A few snips from the article:
“The Supreme Court has consistently upheld the chief executive’s extraordinary powers to protect the national security. “The Constitution is not a suicide pact,” wrote Justice Robert Jackson 50 years ago.
Civil liberties are not absolute rights. They must be balanced against the public safety. At a time when suicidal mass murderers are trying to infiltrate the United States, the balance has shifted.”
“In international law, terrorists, like spies, are “unlawful combatants.” They don’t even enjoy the basic rights of prisoners of war, who are entitled by the Geneva Convention to be properly fed and housed and not subjected to torture. But terror suspects living in the United States will be able to go to a federal court to file a writ of habeas corpus, the ancient protection against arbitrary imprisonment by the state. The federal courts are likely to throw out any military tribunals that do not offer the “fair and full trial” promised by the Bush administration. So far, according to senior officials, only a small number of suspects now in federal custody are likely to be considered to be tried in a military tribunal—and only then if a strong connection to the Qaeda network can be firmly established.”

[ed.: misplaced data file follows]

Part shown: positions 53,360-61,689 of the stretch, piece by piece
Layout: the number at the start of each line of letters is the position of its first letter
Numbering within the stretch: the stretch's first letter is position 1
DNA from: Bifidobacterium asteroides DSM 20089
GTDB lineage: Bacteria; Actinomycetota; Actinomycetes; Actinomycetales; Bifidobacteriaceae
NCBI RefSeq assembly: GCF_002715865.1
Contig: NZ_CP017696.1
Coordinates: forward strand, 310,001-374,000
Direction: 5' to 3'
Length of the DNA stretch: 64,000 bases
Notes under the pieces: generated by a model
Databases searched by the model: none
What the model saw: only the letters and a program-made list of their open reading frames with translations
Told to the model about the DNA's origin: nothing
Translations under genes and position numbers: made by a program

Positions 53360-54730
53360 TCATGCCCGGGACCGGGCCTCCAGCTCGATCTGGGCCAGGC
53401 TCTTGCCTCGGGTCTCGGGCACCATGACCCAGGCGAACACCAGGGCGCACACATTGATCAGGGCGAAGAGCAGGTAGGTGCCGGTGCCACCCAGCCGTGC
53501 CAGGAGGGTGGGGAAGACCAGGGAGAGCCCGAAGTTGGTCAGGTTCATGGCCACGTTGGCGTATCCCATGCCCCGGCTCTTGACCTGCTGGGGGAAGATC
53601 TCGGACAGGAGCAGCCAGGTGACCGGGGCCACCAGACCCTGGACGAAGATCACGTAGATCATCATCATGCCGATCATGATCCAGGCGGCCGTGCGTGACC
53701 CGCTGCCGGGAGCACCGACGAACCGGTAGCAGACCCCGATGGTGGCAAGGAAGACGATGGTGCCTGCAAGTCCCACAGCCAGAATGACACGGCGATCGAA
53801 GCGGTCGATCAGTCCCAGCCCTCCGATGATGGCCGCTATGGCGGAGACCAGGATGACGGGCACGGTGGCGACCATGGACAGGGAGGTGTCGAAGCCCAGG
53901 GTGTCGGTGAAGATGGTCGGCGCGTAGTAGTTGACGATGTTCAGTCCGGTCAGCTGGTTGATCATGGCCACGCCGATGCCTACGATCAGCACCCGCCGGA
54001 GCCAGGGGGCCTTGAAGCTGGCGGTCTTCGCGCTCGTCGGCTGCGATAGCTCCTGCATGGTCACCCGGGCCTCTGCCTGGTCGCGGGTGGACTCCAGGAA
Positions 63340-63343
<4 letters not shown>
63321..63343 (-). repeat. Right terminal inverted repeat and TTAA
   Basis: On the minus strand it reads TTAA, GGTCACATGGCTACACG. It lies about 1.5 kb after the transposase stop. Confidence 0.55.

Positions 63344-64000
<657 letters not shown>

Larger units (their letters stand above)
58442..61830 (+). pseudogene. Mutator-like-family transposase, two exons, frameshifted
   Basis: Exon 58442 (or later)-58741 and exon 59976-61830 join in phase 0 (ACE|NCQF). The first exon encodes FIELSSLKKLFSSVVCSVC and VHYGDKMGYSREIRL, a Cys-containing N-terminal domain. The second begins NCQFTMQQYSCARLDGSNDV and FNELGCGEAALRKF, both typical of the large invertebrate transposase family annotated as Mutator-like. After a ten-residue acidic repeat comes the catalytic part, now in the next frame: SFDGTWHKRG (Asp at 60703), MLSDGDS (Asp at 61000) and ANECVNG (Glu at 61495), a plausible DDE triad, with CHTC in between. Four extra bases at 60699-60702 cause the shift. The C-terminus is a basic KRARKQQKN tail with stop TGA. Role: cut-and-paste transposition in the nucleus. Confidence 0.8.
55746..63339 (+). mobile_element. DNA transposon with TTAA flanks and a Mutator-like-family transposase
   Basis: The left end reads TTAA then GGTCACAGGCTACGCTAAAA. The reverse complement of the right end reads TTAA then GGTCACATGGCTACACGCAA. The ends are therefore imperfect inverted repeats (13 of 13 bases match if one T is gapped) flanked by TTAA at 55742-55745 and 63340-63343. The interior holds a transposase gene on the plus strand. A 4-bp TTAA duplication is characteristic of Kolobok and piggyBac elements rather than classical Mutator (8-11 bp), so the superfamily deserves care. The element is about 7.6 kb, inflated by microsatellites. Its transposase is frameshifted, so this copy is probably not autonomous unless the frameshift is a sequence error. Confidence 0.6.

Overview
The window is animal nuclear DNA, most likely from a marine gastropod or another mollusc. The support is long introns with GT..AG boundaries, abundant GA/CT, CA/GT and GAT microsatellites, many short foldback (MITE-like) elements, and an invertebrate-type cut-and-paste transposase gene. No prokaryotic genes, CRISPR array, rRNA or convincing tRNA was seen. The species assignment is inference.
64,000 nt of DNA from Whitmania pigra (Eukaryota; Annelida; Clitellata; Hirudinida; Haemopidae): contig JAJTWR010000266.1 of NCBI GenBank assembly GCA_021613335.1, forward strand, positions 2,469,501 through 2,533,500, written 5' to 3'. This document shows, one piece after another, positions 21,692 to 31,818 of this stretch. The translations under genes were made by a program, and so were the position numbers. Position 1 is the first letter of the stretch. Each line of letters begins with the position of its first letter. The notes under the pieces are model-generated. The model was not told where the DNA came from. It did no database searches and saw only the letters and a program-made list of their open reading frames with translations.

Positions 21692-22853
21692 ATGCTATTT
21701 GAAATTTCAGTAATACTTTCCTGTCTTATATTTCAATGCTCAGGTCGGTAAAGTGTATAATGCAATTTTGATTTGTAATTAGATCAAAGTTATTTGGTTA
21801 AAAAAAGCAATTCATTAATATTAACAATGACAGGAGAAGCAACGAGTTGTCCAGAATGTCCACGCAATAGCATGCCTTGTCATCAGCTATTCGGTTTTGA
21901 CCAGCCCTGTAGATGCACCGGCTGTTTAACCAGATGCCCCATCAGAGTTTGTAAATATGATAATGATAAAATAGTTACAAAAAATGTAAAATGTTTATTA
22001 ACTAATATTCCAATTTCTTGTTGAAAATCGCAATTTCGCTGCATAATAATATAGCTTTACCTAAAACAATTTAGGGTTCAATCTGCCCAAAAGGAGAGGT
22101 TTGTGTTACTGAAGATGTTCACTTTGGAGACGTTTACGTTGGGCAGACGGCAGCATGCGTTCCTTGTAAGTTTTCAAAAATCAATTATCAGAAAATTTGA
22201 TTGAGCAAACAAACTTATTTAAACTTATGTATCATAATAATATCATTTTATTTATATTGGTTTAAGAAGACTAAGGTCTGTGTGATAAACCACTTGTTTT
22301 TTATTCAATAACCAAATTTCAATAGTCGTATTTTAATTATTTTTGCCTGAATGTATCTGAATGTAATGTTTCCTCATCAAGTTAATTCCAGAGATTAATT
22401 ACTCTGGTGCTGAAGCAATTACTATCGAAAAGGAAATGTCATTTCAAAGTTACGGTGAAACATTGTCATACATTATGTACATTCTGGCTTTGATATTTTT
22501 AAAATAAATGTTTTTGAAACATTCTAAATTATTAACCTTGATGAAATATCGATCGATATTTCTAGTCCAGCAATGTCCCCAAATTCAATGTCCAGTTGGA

“Public fear is behind much of the aggressive stance taken by law enforcement at all levels. One Justice Department official suggested to NEWSWEEK that the administration chose to get tough now to head off a public cry for even more draconian measures in the event of a second major terror attack. If the terrorists do hit again—a high probability, federal officials still warn—panicked Americans might call for even more drastic steps. Privacy safeguards would likely come under assault from government eavesdroppers. And Americans really would have to start worrying about their freedoms as well as their safety.”